Neutral and Looking For Opportunities?

Recently the Grand Hyatt in midtown Manhattan was the site of two more of the Option Industry Council’s (OIC) option education seminars. There were 190 attendees for the Intermediate Strategies session on the first day and 160 the next day for the Advanced Strategies session. I covered the intermediate seminar in my previous blog and now I’ll cover the advanced session.

Options are becoming more popular every year. The Options Clearing Corp. (OCC) reports that the growth in option contracts traded year after year has been steady. As options volume has grown, more investors have become interested in strategies that move beyond the basics of buying calls and puts or executing buy-writes.  They look for strategies to help manage positions and for information regarding debit and credit spreads.  They may even look for option strategies that help them with stocks that are stuck in a trading range.

You know these stocks, they move up a few points and drop back down again, then go back up and back down. You like these stocks; you just don’t know how to generate a profit from them.

Butterflies and condors may be able to help. The Advanced Strategies seminar from the OIC reviews debit and credit spreads and explains how they are the building blocks for understanding Butterfly and Condor spread strategies.

These are advanced strategies and a complete understanding of options, spreads, exercise and assignment, margin requirements and commissions is an absolute must before executing the fly or condor. Butterflies and condors as well as iron butterflies and iron condors are limited risk, limited reward, multi-leg option spread strategies that may be profitable if the underlying stock or ETF closes on the trading day before expiration at a price or in a small range of prices. These 3 legged (butterfly) or 4 legged (condor) spreads are constructed by buying a low strike price option, selling higher strike price options and buying an even higher strike price option. The goal here is to have the options expire with the underlying stock at or close to the middle strike. Sounds confusing? They can be. The key here is the details. They are complicated and not for the novice option user, that’s why the seminar lasts 3 hours and why a high option trading approval level is needed from your brokerage house. They can’t be covered completely in a blog, or even in a 3 hour seminar, they require additional research, time and effort. After the seminar, intermediate users have an understanding of how and why the fly and condor can be profitable and with additional research they may even be comfortable enough try one someday.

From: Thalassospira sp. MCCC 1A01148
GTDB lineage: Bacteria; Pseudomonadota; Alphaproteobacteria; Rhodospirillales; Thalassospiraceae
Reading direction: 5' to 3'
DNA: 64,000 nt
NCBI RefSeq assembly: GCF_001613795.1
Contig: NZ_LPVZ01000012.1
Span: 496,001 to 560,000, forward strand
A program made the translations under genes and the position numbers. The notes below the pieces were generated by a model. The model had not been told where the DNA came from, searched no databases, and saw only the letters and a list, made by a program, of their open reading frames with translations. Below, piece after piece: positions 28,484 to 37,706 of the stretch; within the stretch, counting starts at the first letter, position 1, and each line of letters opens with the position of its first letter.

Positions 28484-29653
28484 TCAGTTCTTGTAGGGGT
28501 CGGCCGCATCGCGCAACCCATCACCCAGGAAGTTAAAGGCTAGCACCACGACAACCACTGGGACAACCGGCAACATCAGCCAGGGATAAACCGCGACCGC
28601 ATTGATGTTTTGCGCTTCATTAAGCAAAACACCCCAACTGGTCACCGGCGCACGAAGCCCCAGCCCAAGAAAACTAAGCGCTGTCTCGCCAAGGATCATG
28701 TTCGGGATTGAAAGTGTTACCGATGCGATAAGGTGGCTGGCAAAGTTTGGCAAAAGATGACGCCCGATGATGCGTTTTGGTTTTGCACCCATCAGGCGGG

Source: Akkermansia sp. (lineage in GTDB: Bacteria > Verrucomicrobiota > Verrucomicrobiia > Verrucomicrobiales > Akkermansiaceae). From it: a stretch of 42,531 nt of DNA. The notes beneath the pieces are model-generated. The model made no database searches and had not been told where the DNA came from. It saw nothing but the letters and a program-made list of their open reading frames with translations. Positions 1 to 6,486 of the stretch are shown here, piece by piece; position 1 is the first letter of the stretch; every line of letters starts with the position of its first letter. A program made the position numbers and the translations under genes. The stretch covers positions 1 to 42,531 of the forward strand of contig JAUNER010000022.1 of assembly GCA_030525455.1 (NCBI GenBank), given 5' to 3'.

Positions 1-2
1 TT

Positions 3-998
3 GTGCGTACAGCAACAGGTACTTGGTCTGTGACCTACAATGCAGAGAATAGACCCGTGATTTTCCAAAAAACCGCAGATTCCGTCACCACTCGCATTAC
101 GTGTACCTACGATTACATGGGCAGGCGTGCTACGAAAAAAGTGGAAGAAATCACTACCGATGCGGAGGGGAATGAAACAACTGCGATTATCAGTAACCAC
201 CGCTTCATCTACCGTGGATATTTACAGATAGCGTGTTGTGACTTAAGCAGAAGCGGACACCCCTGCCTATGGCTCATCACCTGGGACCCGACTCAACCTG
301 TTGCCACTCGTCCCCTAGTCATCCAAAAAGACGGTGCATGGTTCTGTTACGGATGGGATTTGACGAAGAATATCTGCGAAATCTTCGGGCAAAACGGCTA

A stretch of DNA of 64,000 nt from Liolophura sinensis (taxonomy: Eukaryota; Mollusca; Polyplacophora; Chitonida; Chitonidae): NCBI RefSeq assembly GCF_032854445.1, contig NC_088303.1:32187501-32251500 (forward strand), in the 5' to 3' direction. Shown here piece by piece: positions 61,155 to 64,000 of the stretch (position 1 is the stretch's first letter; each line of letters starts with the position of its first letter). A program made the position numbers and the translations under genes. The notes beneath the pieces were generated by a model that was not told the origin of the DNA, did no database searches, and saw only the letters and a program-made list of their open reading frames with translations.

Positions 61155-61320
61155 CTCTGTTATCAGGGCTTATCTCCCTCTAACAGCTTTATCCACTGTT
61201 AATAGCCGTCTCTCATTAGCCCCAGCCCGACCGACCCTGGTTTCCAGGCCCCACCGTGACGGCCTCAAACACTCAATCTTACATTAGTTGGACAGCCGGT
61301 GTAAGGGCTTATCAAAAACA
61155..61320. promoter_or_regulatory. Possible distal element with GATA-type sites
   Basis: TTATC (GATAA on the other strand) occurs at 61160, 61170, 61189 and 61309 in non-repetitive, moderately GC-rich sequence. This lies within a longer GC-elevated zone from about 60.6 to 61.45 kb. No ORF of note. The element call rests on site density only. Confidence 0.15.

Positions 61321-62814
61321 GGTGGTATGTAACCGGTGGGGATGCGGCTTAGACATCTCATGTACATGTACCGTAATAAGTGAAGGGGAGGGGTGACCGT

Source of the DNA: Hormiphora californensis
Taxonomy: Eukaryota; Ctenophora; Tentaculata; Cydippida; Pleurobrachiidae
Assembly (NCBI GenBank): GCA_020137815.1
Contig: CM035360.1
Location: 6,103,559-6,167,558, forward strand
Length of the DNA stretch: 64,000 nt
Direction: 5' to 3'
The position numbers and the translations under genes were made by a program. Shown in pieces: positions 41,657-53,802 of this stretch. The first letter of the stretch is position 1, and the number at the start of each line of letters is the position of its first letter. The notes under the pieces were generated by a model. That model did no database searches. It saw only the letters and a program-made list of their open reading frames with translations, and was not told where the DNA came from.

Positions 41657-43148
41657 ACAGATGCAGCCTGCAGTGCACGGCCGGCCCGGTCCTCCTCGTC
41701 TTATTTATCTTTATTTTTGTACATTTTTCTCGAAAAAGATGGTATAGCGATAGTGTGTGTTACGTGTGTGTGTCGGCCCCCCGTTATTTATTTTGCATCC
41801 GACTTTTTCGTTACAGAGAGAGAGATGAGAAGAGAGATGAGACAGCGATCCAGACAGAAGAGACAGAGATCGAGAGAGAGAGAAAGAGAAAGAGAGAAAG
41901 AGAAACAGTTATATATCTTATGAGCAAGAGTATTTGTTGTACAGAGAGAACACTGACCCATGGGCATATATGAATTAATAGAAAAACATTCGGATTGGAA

Remember, options involve risk and are not for everyone. If you are interested in any of the strategies mentioned in my blog, please contact your investment advisor for further information and be sure to know and understand the risks and rewards of any option strategy before entering into that strategy.